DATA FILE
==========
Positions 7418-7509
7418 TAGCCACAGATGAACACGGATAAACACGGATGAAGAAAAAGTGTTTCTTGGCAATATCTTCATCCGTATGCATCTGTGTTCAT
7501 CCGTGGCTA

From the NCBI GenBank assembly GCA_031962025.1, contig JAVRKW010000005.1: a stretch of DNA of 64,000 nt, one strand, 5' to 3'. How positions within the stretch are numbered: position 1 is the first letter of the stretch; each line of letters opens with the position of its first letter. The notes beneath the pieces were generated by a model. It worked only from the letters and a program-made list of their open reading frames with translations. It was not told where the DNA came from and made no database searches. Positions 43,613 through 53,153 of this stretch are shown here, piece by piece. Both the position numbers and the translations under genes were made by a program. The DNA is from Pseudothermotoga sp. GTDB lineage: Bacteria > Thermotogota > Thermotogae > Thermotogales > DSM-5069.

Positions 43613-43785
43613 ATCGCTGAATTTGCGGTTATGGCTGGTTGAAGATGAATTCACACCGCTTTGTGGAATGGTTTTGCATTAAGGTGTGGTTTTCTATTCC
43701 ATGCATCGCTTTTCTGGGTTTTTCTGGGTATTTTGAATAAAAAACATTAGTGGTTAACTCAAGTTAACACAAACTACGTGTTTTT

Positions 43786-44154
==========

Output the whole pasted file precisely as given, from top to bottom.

Positions 7418-7509
7418 TAGCCACAGATGAACACGGATAAACACGGATGAAGAAAAAGTGTTTCTTGGCAATATCTTCATCCGTATGCATCTGTGTTCAT
7501 CCGTGGCTA

From the NCBI GenBank assembly GCA_031962025.1, contig JAVRKW010000005.1: a stretch of DNA of 64,000 nt, one strand, 5' to 3'. How positions within the stretch are numbered: position 1 is the first letter of the stretch; each line of letters opens with the position of its first letter. The notes beneath the pieces were generated by a model. It worked only from the letters and a program-made list of their open reading frames with translations. It was not told where the DNA came from and made no database searches. Positions 43,613 through 53,153 of this stretch are shown here, piece by piece. Both the position numbers and the translations under genes were made by a program. The DNA is from Pseudothermotoga sp. GTDB lineage: Bacteria > Thermotogota > Thermotogae > Thermotogales > DSM-5069.

Positions 43613-43785
43613 ATCGCTGAATTTGCGGTTATGGCTGGTTGAAGATGAATTCACACCGCTTTGTGGAATGGTTTTGCATTAAGGTGTGGTTTTCTATTCC
43701 ATGCATCGCTTTTCTGGGTTTTTCTGGGTATTTTGAATAAAAAACATTAGTGGTTAACTCAAGTTAACACAAACTACGTGTTTTT

Positions 43786-44154